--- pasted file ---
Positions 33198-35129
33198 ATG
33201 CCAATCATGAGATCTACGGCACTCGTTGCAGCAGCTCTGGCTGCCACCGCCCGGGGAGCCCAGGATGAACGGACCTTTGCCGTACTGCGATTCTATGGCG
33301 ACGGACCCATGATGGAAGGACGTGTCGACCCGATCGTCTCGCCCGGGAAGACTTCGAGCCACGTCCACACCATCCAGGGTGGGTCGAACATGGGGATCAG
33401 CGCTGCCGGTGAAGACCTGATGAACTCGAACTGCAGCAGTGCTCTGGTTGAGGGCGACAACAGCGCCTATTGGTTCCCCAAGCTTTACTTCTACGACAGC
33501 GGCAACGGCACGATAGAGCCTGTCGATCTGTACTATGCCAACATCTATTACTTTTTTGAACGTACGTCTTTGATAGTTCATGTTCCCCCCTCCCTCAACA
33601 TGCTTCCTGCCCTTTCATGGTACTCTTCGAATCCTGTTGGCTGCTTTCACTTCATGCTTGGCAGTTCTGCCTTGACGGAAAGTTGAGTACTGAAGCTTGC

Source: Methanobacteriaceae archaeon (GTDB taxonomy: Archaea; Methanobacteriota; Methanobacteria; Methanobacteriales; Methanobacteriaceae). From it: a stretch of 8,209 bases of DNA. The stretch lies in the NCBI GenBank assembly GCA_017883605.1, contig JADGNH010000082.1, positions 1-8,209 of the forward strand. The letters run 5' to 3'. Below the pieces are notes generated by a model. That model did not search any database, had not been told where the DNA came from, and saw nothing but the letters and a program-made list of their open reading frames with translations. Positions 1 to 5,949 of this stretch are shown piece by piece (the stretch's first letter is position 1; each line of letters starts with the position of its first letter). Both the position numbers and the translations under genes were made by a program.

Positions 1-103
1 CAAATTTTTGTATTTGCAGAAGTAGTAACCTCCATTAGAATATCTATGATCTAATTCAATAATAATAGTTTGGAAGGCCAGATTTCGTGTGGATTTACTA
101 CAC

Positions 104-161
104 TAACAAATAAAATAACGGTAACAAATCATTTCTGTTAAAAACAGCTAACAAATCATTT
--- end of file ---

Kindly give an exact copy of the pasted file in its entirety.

Positions 33198-35129
33198 ATG
33201 CCAATCATGAGATCTACGGCACTCGTTGCAGCAGCTCTGGCTGCCACCGCCCGGGGAGCCCAGGATGAACGGACCTTTGCCGTACTGCGATTCTATGGCG
33301 ACGGACCCATGATGGAAGGACGTGTCGACCCGATCGTCTCGCCCGGGAAGACTTCGAGCCACGTCCACACCATCCAGGGTGGGTCGAACATGGGGATCAG
33401 CGCTGCCGGTGAAGACCTGATGAACTCGAACTGCAGCAGTGCTCTGGTTGAGGGCGACAACAGCGCCTATTGGTTCCCCAAGCTTTACTTCTACGACAGC
33501 GGCAACGGCACGATAGAGCCTGTCGATCTGTACTATGCCAACATCTATTACTTTTTTGAACGTACGTCTTTGATAGTTCATGTTCCCCCCTCCCTCAACA
33601 TGCTTCCTGCCCTTTCATGGTACTCTTCGAATCCTGTTGGCTGCTTTCACTTCATGCTTGGCAGTTCTGCCTTGACGGAAAGTTGAGTACTGAAGCTTGC

Source: Methanobacteriaceae archaeon (GTDB taxonomy: Archaea; Methanobacteriota; Methanobacteria; Methanobacteriales; Methanobacteriaceae). From it: a stretch of 8,209 bases of DNA. The stretch lies in the NCBI GenBank assembly GCA_017883605.1, contig JADGNH010000082.1, positions 1-8,209 of the forward strand. The letters run 5' to 3'. Below the pieces are notes generated by a model. That model did not search any database, had not been told where the DNA came from, and saw nothing but the letters and a program-made list of their open reading frames with translations. Positions 1 to 5,949 of this stretch are shown piece by piece (the stretch's first letter is position 1; each line of letters starts with the position of its first letter). Both the position numbers and the translations under genes were made by a program.

Positions 1-103
1 CAAATTTTTGTATTTGCAGAAGTAGTAACCTCCATTAGAATATCTATGATCTAATTCAATAATAATAGTTTGGAAGGCCAGATTTCGTGTGGATTTACTA
101 CAC

Positions 104-161
104 TAACAAATAAAATAACGGTAACAAATCATTTCTGTTAAAAACAGCTAACAAATCATTT